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Multi-Sited Ethnography Project: Realms of Conflict among the Youth In a Supranational Context

By Ryan Harper

      I began this journey with a similar sentiment to that of many of my peers in the sense of having combined feelings of nervousness and excitement. Traveling was undoubtedly a new phenomenon and the overwhelming feeling of anticipation could have certainly been mistaken for my own apprehension. How was I going to deal with places that are so foreign and exotic that I would have only previously imagined them in National Geographic? Would the people accept me being from America, the world’s self-proclaimed global superpower? How would I manage to interact and communicate with people whom speak a language that possesses words I can't even begin to understand, let alone attempt to decipher between the many tonal pitches?
      These were all questions that ran through my mind at a light speed as I began this "Voyage of Discovery" and what quickly became apparent was that I was not just on this journey to become more familiar with the world, but rather to walk away with a much deeper and more thorough understanding of my place within it. These appear to be common symptom of many anthropologists who conduct research in the field, according to an article written by George Gmelch entitled "Lessons from the Field" in which he describes the experience of University students involved in foreign study through anthropological field schools. He describes the students as having believed "they had made a mistake" and that it "seemed more of a challenge than many wanted".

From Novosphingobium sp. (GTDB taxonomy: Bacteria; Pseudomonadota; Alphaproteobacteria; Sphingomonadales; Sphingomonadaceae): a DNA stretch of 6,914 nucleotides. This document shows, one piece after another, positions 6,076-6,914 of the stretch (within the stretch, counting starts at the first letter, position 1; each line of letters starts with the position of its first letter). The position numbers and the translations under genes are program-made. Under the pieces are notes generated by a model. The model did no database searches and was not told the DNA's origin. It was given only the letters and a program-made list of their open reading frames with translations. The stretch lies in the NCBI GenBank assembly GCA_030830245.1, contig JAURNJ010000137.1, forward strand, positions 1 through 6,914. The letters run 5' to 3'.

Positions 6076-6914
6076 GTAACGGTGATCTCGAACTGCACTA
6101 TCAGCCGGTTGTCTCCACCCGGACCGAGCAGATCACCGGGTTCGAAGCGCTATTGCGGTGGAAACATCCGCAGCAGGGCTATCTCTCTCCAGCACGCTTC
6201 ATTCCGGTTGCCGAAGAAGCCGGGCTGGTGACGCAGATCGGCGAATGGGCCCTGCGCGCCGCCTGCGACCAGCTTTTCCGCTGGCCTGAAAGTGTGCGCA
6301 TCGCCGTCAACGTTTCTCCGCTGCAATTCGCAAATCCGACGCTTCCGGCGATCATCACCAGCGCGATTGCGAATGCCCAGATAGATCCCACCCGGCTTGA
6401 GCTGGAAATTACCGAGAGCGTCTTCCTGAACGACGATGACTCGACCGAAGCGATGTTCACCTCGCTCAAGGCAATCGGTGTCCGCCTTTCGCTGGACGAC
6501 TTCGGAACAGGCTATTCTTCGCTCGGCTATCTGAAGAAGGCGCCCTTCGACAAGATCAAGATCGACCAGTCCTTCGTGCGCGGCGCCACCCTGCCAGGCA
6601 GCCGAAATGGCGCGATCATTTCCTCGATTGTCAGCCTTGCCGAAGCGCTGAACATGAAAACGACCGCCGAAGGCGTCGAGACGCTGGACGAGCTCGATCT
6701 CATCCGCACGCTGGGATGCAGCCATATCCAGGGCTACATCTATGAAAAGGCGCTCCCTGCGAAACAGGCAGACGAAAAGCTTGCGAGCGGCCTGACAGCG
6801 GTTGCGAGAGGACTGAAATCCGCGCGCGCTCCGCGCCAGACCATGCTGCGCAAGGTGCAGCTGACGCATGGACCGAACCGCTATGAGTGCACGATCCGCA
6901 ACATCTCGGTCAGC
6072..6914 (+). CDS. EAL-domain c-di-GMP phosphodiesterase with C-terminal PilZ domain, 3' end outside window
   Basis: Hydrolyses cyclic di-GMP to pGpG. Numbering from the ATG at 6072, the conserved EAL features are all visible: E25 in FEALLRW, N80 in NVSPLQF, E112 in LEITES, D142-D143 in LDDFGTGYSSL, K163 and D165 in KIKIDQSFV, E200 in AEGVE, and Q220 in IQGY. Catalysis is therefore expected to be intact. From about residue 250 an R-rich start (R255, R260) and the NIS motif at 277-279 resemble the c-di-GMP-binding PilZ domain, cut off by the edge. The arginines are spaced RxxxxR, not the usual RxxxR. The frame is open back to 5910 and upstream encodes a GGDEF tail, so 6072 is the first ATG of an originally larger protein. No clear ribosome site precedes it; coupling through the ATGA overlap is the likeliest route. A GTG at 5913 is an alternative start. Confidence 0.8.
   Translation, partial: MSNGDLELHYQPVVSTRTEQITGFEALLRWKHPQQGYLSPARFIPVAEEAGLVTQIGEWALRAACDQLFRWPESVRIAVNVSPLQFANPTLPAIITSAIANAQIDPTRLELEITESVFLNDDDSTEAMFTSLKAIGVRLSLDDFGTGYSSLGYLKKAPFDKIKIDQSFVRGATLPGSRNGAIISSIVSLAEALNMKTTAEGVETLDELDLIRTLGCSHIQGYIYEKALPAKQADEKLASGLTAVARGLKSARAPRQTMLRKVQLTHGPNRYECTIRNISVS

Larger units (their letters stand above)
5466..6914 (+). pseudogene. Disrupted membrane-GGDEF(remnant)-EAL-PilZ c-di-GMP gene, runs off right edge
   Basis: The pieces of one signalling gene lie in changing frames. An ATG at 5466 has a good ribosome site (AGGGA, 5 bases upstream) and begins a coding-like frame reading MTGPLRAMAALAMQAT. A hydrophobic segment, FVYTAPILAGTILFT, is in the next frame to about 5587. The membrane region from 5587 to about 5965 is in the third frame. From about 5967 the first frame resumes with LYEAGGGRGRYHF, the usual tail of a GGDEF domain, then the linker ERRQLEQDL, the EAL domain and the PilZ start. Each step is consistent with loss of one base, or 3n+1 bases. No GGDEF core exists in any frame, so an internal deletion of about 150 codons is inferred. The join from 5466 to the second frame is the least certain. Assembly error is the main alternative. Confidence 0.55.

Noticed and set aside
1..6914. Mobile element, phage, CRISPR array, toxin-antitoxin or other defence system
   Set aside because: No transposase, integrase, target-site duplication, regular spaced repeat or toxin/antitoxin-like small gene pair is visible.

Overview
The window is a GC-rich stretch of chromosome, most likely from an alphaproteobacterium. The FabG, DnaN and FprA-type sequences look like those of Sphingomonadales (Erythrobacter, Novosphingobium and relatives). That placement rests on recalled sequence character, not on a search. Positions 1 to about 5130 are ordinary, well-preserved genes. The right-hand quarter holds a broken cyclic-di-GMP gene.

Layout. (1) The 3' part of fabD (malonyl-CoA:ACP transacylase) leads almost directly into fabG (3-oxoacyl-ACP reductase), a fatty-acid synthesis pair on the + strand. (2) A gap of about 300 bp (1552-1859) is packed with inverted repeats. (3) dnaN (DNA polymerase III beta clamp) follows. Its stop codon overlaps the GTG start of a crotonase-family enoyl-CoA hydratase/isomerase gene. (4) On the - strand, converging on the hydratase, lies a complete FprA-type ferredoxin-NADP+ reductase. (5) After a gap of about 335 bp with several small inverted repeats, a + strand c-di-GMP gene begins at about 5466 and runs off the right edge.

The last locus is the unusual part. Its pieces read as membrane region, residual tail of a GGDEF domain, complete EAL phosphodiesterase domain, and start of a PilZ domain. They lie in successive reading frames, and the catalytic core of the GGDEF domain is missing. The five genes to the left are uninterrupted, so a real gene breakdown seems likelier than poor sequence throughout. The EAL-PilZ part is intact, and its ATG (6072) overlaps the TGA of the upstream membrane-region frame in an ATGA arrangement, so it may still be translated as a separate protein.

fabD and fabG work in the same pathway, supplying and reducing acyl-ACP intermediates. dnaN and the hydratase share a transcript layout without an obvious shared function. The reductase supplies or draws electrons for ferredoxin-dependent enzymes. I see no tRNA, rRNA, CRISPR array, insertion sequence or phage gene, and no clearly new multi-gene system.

Gmelch mainly focuses his article on the effects of the student’s immersive cultural experiences on their perceptions of themselves and their own society. He states that "the belief that you have to live abroad before you can truly understand your own culture has gained wide acceptance on college campuses today" and I would certainly support such a statement. I believe that regardless of my having not lived in these cultures but rather just briefly visited, the ability to perform cross-cultural comparisons proves to be highly significant in the form of both foreign and intrinsic evaluation.